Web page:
ASN Aircraft accident Douglas DC-2-115A PH-AJU Rutbah Wells
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Status:Accident investigation report completed and information captured
Date:Thursday 20 December 1934
Time:00:33 UTC
Type:Silhouette image of generic DC2 model; specific model in this crash may look slightly different
Douglas DC-2-115A
Operator:KLM Royal Dutch Airlines
Registration: PH-AJU
MSN: 1317/F1
First flight: 1934-08-16 (4 months)
Total airframe hrs:284
Engines: 2 Wright R-1820-F2 Cyclone
Crew:Fatalities: 4 / Occupants: 4
Passengers:Fatalities: 3 / Occupants: 3
Total:Fatalities: 7 / Occupants: 7
Aircraft damage: Destroyed
Aircraft fate: Written off (damaged beyond repair)
Location:16 km (10 mls) S of Rutbah Wells (   Iraq)
Phase: En route (ENR)
Nature:Int'l Non Scheduled Passenger
Departure airport:Cairo-Almaza Airport (HEAZ), Egypt
Destination airport:Baghdad International Airport (BGW/ORBI), Iraq
A Douglas DC-2 operated by KLM Royal Dutch Airlines was destroyed in an accident near Rutbah Wells, Iraq. All seven on board were killed.
The airplane, registered PH-AJU and named "Uiver" operated on a Christmas mail and passenger flight from Amsterdam-Schiphol Airport, the Netherlands to Batavia (now named Jakarta, Indonesia). En route stops were made at Marseille (France), Rome (Italy), Athens (Greece) and Cairo (Egypt).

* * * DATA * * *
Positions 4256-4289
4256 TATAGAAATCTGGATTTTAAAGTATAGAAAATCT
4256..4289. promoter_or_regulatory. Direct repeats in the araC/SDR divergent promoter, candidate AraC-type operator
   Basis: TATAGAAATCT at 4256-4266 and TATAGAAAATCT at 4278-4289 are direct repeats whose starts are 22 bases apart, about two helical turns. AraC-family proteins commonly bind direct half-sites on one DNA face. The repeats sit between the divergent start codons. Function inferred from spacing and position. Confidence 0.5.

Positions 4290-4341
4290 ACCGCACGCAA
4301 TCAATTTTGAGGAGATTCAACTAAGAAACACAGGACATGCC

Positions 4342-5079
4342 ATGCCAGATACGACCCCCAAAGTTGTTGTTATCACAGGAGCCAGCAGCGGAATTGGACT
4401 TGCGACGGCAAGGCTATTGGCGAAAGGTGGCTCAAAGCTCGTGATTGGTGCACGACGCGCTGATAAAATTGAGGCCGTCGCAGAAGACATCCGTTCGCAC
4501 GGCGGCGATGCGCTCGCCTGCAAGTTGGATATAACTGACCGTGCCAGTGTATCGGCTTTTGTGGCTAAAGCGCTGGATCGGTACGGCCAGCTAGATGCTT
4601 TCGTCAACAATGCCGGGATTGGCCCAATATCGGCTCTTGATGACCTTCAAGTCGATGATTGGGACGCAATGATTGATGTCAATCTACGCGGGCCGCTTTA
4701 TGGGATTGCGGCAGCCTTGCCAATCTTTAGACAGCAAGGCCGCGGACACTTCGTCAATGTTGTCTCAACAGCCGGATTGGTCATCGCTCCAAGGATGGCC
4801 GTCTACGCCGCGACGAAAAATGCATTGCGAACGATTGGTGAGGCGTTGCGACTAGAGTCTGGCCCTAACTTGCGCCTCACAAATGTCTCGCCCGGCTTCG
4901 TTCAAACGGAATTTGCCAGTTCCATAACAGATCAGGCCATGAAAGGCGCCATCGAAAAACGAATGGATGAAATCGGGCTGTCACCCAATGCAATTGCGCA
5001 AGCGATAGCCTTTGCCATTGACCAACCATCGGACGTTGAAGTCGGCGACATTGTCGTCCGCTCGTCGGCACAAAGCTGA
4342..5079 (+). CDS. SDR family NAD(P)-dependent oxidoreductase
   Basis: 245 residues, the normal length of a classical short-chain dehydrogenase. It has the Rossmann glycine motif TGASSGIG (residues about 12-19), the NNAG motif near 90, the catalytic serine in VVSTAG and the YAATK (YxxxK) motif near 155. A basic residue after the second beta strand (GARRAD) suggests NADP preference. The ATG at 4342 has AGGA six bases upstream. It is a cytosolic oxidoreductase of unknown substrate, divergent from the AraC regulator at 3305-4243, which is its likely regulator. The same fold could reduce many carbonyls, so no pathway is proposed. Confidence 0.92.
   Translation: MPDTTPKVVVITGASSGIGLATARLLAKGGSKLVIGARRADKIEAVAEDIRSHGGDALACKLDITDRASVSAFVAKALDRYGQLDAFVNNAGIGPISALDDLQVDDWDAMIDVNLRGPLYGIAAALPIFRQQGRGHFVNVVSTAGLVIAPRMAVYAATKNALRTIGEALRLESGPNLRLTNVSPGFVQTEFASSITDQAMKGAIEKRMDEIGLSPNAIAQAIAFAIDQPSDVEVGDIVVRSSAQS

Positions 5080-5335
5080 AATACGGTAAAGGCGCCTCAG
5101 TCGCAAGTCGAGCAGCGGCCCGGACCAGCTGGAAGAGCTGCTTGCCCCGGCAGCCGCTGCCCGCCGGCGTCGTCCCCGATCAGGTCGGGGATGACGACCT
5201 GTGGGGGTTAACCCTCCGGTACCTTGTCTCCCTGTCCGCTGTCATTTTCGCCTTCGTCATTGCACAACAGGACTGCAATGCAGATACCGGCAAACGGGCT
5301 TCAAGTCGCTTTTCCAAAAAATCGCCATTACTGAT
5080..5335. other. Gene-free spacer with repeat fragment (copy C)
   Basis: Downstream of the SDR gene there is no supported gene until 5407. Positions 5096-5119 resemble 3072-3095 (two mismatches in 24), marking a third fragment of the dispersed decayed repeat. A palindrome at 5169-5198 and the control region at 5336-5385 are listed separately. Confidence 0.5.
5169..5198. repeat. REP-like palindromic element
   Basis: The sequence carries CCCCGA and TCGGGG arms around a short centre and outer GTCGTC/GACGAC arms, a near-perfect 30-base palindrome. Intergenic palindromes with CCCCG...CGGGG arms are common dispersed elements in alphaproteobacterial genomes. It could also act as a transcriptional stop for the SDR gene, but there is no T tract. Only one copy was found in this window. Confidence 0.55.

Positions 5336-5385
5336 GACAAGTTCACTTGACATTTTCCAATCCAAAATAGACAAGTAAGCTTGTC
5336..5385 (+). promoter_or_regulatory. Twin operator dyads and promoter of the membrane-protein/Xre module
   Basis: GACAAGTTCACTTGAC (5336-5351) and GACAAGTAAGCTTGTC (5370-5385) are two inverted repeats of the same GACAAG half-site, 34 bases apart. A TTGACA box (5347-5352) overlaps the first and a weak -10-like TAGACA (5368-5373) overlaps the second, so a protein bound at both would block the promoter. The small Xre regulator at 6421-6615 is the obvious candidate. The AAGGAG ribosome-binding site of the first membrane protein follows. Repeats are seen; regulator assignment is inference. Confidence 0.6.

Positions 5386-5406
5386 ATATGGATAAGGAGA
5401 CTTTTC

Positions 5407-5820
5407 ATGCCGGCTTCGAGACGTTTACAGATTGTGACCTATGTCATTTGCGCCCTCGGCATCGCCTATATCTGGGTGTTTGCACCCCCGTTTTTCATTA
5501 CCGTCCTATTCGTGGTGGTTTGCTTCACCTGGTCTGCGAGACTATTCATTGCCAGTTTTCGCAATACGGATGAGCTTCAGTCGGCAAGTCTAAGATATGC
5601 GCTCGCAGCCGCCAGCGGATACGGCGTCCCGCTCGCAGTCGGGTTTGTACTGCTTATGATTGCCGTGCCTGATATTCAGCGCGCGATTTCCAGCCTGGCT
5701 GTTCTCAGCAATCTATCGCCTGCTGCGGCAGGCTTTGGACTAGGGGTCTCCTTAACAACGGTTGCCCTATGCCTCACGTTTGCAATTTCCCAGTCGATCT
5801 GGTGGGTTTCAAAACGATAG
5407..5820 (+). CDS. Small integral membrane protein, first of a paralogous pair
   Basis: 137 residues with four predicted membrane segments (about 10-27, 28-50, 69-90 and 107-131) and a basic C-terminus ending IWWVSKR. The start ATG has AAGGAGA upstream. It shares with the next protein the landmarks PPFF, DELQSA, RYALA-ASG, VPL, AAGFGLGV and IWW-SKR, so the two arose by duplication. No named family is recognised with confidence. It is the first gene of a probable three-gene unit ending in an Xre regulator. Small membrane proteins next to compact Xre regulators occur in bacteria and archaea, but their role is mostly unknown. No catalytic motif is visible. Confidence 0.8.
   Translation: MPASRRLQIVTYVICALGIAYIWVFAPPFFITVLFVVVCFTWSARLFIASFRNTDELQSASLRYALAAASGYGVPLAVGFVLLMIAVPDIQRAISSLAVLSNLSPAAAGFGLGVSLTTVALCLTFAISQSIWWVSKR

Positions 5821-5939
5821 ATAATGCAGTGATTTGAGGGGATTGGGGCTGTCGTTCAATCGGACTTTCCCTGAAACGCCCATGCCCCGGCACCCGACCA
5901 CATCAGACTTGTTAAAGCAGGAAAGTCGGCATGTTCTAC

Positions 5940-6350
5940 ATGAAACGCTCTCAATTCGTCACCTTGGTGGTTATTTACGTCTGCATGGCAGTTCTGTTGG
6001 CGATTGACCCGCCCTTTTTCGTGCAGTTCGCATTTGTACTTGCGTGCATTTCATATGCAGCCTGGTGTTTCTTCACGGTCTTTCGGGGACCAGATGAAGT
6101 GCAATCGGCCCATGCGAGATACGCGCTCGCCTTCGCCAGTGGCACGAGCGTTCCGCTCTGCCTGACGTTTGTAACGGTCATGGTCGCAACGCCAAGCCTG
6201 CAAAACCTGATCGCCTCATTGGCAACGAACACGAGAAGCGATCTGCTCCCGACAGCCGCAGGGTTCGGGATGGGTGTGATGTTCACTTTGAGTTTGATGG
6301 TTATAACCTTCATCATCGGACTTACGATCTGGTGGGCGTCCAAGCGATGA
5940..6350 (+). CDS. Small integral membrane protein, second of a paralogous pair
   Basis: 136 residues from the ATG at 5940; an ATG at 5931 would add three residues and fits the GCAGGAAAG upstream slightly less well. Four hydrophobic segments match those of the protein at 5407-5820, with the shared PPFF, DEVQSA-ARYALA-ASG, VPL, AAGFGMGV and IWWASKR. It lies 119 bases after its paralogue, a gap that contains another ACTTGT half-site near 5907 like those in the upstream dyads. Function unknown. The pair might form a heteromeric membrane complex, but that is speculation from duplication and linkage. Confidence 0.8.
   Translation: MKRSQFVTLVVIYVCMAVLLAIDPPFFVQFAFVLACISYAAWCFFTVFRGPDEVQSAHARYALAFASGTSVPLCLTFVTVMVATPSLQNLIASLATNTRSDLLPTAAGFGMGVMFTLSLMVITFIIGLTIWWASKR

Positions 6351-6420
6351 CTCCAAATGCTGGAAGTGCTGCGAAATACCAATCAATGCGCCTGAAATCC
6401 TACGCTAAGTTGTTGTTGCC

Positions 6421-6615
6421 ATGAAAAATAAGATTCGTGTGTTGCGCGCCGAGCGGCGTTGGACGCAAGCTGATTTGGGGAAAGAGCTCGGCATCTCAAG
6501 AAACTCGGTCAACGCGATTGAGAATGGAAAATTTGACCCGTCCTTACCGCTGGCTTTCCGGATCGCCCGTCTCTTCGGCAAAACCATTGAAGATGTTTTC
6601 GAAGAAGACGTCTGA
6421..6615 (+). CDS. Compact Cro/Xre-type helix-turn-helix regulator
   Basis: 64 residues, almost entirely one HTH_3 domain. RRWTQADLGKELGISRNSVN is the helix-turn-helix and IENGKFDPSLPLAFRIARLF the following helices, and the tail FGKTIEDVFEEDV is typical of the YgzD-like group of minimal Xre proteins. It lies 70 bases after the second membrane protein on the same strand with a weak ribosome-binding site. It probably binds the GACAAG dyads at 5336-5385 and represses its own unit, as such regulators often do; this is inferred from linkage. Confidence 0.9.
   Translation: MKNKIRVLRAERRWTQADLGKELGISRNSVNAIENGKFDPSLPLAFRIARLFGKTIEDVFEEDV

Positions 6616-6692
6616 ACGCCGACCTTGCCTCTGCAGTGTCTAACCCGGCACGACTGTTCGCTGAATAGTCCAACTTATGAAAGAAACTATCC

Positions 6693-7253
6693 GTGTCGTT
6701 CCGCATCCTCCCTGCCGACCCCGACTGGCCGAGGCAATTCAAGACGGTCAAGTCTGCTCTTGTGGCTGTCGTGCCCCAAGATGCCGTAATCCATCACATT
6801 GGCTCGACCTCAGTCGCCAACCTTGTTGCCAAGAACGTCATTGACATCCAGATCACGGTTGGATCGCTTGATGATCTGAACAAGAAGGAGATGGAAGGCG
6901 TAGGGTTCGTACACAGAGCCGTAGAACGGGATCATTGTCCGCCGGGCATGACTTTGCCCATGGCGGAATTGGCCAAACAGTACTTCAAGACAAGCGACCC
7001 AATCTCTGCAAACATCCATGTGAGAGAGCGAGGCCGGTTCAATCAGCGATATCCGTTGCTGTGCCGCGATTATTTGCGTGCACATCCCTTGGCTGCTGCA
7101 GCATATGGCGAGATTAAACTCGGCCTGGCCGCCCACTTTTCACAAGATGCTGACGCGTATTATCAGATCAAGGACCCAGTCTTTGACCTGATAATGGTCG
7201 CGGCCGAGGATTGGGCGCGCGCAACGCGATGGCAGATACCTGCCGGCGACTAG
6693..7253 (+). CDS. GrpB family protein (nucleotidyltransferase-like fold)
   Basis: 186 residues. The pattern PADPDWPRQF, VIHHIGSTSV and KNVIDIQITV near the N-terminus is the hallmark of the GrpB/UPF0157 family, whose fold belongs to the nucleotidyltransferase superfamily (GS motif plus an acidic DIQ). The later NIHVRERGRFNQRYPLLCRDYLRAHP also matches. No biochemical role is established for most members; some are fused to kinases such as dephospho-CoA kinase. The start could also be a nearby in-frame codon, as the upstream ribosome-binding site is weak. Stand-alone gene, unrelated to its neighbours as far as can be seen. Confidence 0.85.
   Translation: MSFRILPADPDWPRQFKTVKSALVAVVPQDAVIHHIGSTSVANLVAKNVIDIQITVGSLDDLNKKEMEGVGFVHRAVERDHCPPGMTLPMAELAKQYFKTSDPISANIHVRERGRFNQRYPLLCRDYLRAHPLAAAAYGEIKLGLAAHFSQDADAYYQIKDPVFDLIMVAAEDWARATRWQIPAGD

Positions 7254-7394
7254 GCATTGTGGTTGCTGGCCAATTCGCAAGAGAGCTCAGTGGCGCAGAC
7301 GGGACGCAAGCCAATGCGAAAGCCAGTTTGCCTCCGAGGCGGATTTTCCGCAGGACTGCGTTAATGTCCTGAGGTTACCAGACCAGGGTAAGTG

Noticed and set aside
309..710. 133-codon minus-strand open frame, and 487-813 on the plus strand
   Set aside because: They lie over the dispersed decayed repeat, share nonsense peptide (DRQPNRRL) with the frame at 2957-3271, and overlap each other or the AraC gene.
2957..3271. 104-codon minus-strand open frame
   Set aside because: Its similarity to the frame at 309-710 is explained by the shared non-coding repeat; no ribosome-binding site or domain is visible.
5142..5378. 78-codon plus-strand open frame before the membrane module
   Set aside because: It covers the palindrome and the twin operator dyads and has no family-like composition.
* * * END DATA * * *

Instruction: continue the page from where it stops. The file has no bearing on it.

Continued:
PH-AJU departed Cairo-Almaza Airport at 23:30 local time (21:30 UTC). The flight crew had not yet decided whether to land at Gaza, Rutbah or Baghdad. En route it was decided not to land at Gaza. Last radio contact was at 00:11 UTC with the radio operator at Rutbah.
The flight entered a rainstorm and descended until impacted the ground in a 17° right hand bank and 12° nose down attitude. The airplane crashed and burst into flames.

The "Uiver" was one of the 20 participants in the MacPherson Robertson London-Melbourne air race during in October 1934. It made a famous night time forced landing on a racing track in Albury (Australia), but managed to win the handicap race.

Probable Cause:

1. The cause of the accident is probably not related to a fire, in-flight break-up or lightning, nor related to failures of a technical nature.
2. It is very likely that the very unfavorable weather conditions along with less favorable handling characteristics of the airplane in severe turbulence and fatigue of the pilot have resulted in a collision with the ground, which caused the catastrophe.



photo of Douglas-DC-2-115A-PH-AJU
accident date: 20-12-1934
type: Douglas DC-2-115A
registration: PH-AJU
photo of Douglas-DC-2-115A-PH-AJU
photo of Douglas-DC-2-115A-PH-AJU
accident date: 20-12-1934
type: Douglas DC-2-115A
registration: PH-AJU

This map shows the airport of departure and the intended destination of the flight. The line between the airports does not display the exact flight path.
Distance from Cairo-Almaza Airport to Baghdad International Airport as the crow flies is 1259 km (787 miles).
Accident location: Approximate; accuracy within a few kilometers.

This information is not presented as the Flight Safety Foundation or the Aviation Safety Network’s opinion as to the cause of the accident. It is preliminary and is based on the facts as they are known at this time.
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